Before Sanofi Pasteur distributed its dengue vaccine, Dengvaxia, there were some concerns that it would actually make people sicker. A new study from top universities has found this to be the case in some areas.
Researchers from Johns Hopkins Bloomberg School of Public Health, Imperial College London and the University of Florida have confirmed critics’ suspicions that Sanofi Pasteur’s dengue vaccine, Dengvaxia, was too good to be true: in a study published in Science, the collaboration demonstrates that despite a promising 60% reduction in infections, many inoculated young people eventually become sick again, and more seriously so.
Their transmission model explains that in areas of high virus transmission, Dengvaxia use is a net benefit, as it reduces hospitalizations and severe cases by 20 to 30%. However, under moderate transmission, hospitalizations of vaccinated children increased three years after vaccination, compared to unvaccinated children. The researchers linked it seronegativity: children who had never been infected and caught the virus after inoculation drove the rise in hospital visits.
A second dengue infection is often much more severe than the first, and because the vaccine acts like a silent natural infection, any subsequent infection is immediately as serious as a second one. Generally, vaccines are not 100% effective, so it is possible that patients will still come down with the fever; and in the case of those inoculated with Dengvaxia, their symptoms will be much more serious and requiring of emergency medical care.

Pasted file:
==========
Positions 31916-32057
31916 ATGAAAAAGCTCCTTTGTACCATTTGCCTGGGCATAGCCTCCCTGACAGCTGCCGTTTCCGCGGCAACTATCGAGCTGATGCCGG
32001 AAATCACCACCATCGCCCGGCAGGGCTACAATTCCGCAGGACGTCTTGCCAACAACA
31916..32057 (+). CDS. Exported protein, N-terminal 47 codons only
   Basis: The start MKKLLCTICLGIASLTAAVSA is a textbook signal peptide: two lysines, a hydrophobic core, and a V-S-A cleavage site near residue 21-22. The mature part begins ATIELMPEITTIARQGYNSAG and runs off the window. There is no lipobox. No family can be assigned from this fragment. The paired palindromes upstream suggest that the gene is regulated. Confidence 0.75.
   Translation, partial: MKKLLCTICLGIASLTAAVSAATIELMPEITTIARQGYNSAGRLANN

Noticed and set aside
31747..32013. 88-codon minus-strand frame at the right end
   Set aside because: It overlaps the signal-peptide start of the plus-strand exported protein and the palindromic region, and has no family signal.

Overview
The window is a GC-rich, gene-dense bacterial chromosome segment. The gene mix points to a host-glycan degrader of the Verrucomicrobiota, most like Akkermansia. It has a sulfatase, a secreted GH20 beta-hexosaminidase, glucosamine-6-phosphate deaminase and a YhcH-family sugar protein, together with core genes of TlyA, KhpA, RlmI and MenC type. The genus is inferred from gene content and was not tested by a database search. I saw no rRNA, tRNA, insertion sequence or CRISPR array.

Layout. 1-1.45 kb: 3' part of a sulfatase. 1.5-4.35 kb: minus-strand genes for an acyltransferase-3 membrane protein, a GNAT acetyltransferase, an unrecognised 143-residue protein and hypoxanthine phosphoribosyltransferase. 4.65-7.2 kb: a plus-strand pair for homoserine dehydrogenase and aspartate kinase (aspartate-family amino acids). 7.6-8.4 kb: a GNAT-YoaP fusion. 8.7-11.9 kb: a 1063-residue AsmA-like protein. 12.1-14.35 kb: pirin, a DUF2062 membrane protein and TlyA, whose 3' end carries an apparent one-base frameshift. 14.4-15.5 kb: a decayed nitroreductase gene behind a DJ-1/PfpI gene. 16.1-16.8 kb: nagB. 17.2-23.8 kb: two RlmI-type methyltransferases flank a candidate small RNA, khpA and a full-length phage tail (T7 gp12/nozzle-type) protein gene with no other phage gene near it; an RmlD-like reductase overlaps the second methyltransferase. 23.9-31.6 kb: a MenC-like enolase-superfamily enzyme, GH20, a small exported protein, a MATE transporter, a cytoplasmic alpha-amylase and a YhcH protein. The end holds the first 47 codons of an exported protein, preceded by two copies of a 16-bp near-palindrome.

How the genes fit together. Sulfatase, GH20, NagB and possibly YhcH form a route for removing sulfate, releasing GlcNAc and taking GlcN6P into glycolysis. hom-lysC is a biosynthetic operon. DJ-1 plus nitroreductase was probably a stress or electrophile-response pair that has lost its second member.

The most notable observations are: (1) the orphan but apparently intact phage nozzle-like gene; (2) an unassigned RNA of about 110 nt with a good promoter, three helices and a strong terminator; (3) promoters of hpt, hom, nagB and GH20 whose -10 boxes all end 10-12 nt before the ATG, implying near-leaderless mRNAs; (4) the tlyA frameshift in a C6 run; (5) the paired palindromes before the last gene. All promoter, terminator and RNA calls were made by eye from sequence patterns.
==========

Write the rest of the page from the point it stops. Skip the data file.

Dr. Scott Halstead, a former US Army scientist who told STAT News,
I do not believe … anybody should be going forward using this vaccine without testing the individual recipient to be sure they’re already seropositive [that is, that they’ve already had dengue]. Because that’s the group that can benefit from this vaccine.”
Accordingly, the World Health Organization is recommending that children younger than nine years old are not vaccinated because they are less likely to be seropositive. This follows its warning earlier this year that the vaccine should only be administered in countries where dengue is more than 50% prevalent.
As a result of the controversy, Sanofi Pasteur collected a measly €1M in second-quarter sales that pushes the company’s €200M annual sales goal out of reach. Even so, Sanofi Pasteur is moving forward with its campaigns in Latin America and Asia, which are underpinned by Dengvaxia. This may be spurred by increased pressure from Takeda, whose dengue vaccine just entered Phase III last week.
Though Sanofi Pasteur is struggling to rescue Dengvaxia, hope is not lost for dengue vaccines. Other European companies in biotech are working on their own dengue vaccines; Excivion is taking it a step further, aiming for a dual one that will also target Zika. Instead of attacking the virus, other biotechs like Oxitec are focusing on the vector and rolling out genetically modified mosquitoes to stem its spread. Even if it seems impossible to develop a perfect vaccine, incorporating any vaccine into a multipronged approach will surely reduce the threat of dengue.